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Trudeau’s approval ratings drop to their lowest level since election

Prime Minister Justin Trudeau continues to drop in the polls.

CBC poll analyst Éric Grenier writes, “Trudeau’s approval ratings have dropped to their lowest level since he became prime minister, according to a new poll. The survey, published by Forum Research for the Toronto Star, found Trudeau’s approval rating sitting at 48 per cent, down three points since December and 10 points since November, with his disapproval rating increasing to 42 from 32 per cent two months ago. Those are the worst numbers Forum — or any other pollster — has registered for Trudeau since he became prime minister.”

He adds, “Support for the Liberal Party has also slipped, with Forum pegging it at 42 per cent. That is unchanged from December but down nine points from November. A four-week rolling poll by Nanos Research found Liberal support down to 39.4 per cent, a decrease from 43.6 per cent in the previous four-week sample.”

While this drop may be attributable to various issues — the approval of controversial pipelines and LNG projects, appearing to back away from his promise of electoral reform, cash-for-access fundraising, Trudeau’s vacation on a billionaire’s private island in the Bahamas — Grenier notes, “Trudeau’s sliding numbers are typical of a prime minister roughly 15 months after taking office. If Trudeau continues to follow the trend, that means his approval rating is likely to continue sliding — just as his predecessors’ ratings did over the course of their second years in office.”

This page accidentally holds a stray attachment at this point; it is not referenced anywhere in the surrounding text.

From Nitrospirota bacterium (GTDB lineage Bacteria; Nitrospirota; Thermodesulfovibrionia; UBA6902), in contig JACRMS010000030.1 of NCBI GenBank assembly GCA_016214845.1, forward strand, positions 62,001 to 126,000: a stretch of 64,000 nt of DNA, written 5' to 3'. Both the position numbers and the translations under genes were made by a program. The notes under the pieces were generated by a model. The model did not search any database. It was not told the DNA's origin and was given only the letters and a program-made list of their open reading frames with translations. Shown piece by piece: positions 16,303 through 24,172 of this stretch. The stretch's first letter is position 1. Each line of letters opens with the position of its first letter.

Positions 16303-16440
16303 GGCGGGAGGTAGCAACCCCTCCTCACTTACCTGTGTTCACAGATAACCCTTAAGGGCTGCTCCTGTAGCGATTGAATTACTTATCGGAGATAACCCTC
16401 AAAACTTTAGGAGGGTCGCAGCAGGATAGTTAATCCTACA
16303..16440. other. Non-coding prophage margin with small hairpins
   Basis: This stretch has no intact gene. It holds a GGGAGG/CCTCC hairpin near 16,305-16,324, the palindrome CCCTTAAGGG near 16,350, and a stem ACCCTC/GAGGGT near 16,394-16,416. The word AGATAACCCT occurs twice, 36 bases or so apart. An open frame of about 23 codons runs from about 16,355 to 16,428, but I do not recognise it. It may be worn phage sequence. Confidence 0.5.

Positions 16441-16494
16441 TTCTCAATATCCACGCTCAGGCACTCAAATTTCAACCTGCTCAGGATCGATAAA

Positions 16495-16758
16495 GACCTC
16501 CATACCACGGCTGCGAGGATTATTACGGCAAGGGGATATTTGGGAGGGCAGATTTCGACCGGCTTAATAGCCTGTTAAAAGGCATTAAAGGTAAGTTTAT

Among our key campaign demands, we are asking that the prime minister:

    • remove the water, investor-state and energy proportionality provisions from the North American Free Trade Agreement
    • vote against C-30, the implementing legislation for the Canada-European Union Comprehensive Economic and Trade Agreement
    • immediately withdraw from the Trans-Pacific Partnership rather than trying to rescue the deal now that the United States has officially rejected it
    • reject the 1.1 million barrel per day Energy East pipeline
    • retract his approval of the Kinder Morgan Trans Mountain, Line 3 and Keystone XL export pipelines
    • immediately restore and enhance the Navigable Waters Protection Act
    • reject further Fisheries Act and Navigation Protection Act permits for the Site C dam in northeastern British Columbia
    • reject the proposal to build a nuclear waste dump about a kilometre from the shores of Lake Huron
    • implement a national pharmacare program
    • commit to a 6 per cent escalator and the federal government covering 25 per cent of health care costs
    • implement proportional representation in time for the next federal election
    • respect the right to free, prior and informed consent

If the prime minister were to act on these demands, people may see the “real change” they voted for on October 19, 2015.